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Suppose that someone tells me I will collect $\$100$ dollars within some time interval. Those time intervals are 1 to 7 days, 8 to 30 days and eventually after 30 days.

Let $A$ be the event I collect the $\$100$ dollars in 1 to 7 days, $B$ be the event I collect the $\$100$ dollars in 8 to 30 days and $C$ be the event that I collect the $\$100$ dollars eventually after 30 days.

Let $P(A)=0.40, P(B) = 0.50$ and $P(C)=0.095$.

The events are mutually exclusive, so once I have collected the $\$100$ dollars I can not collected it at another time and the $\$100$ dollars can also not be broken up into different intervals.

The events are also temporal so $B$ can only happen if $A$ does not happen and $C$ can only happen if $B$ does not happen, so there is a dependency.

My question is how do these probabilities change after an event has passed?

  1. If $A$ does not happen how does that affect the $P(B)$ and the $P(C)$?
  2. Going further if both $A$ and $B$ do not happen then how does that affect $P(C)$?
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  • $\begingroup$ If $A$ does not occur, $A^c$ does occur. $\endgroup$ – Xi'an May 17 '19 at 19:35
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I would approach this from hazard functions. Suppose, you have a hazard function $h_t$, which tells me what's the probability of event happening on day $t$ given that the event didn't happen by day $t$ (conditional).

Since your probabilities $P(A),P(B),P(C)$ are unconditional, they are given by: $$P(A)=\sum_{t=1}^7h_t$$ $$P(B)=S(7)\sum_{t=8}^{30}h_t=(1-P(A))\sum_{t=8}^{30}h_t$$ $$P(C)=S(30)\sum_{t=31}^\infty h_t$$ where the survival probability is $$S_t=1-\sum_{\tau=1}^th_\tau $$ For instance, $P(B)=(1-0.4)\sum_{t=8}^{30}h_t$.

If you start with a simple hazard function for the first period $h_t=\frac 1 7 \times 0.4$, then the probability to survive for 7 days is 0.4, of course.

Suppose, that on day 3 you observe or not observe an event. Now we update the initial hazard function: $h'_t=\frac 1 7 \times 0.4+\begin{cases} 0, & \mbox{if } t\ne 3 \\ \Delta p, & \mbox{if } t= 3 \end{cases}$ Here $\Delta p$ can be positive or negative depending on whether you observed an event or not.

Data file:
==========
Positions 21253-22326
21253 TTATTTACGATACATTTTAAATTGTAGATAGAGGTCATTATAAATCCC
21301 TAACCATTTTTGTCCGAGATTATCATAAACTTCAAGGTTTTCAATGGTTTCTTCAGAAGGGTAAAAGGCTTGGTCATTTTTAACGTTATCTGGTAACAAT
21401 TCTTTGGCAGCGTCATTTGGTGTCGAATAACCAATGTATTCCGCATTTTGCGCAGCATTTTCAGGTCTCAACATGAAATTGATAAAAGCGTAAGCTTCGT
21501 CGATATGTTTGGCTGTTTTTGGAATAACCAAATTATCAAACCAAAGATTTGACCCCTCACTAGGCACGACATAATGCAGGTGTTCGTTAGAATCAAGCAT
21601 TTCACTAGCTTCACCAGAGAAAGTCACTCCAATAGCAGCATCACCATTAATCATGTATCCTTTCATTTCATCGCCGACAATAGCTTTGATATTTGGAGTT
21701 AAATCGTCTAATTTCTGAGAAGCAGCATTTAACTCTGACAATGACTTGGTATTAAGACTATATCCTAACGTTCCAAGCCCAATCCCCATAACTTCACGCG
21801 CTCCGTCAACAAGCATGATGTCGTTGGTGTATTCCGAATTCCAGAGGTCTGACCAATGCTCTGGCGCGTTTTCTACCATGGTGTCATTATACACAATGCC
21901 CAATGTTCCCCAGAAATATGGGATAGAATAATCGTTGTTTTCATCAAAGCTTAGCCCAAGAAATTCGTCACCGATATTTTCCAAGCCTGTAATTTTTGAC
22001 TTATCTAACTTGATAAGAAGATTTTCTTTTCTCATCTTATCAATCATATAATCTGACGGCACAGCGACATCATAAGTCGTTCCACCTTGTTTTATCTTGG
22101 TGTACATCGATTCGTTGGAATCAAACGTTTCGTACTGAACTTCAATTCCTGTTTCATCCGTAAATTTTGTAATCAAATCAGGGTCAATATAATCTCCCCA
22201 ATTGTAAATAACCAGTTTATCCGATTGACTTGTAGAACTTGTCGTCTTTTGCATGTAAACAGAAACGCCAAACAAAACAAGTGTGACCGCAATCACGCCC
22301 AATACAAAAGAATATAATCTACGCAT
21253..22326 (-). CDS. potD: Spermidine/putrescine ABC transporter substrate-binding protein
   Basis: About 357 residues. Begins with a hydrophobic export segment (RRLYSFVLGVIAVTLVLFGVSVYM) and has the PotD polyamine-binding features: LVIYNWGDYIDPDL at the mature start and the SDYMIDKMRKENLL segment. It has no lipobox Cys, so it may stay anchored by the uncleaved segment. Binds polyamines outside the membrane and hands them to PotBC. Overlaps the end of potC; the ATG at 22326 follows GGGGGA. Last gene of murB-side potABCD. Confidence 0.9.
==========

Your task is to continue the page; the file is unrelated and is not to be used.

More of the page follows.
You apply this to a survival function, and it propagates to unconditional probabilities $P$ for the subsequent periods: $$P'(7)=0.4+\Delta p $$ $$S'(7)=1-P'(7)=0.6-\Delta p $$ $$P'(B)=(0.6-\Delta p )\times \sum_{t=8}^{30}h_t=P(B)-\Delta p\sum_{t=8}^{30}h_t \\=\left(1-\frac{\Delta p}{1-P(A)}\right)\times P(B)$$

You can proceed this way updating your hazard function as new data is arriving, which will propagate downstream to your unconditional probabilities $P(A),P(B),P(C)$ . I chose the dumbest way of updating the hazard function, you can do something fancier.

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Can this not be answered simply by using the law of conditional probability?

Note that precisely one event can happen, that is, the probability of any two co-occurring is zero. The general formula for conditional probability is $P(X|Y) = \frac{P(X\cap Y)}{P(Y)}$.

A partial answer to 1) would be given by substituting B in for X above and $A^{\mathsf{c}}$ (the event where A does not happen) in for Y. Note that the event "B happens and A does not happen" is equivalent to the event "B happens" (B can occur if and only if A does not occur).

$$P(B|A^{\mathsf{c}}) = \frac{P(B \cap A^{\mathsf{c}})}{P(A^{\mathsf{c}})} = \frac{P(B) }{P(A^{\mathsf{c}})} = \frac{P(B) }{1-P(A)} = \frac{0.5 }{1-0.4} = 5/6 $$

You can similarly extend this to find the solution to 2): $$ P(C|A^{\mathsf{c}}\cap B^{\mathsf{c}}) = \frac{P(C \cap A^{\mathsf{c}} \cap B^{\mathsf{c}})}{P(A^{\mathsf{c}} \cap B^{\mathsf{c}})} = \frac{P(C)}{P(A^{\mathsf{c}} \cap B ^{\mathsf{c}})} = \frac{P(C)}{1-P(A\cup B)} $$

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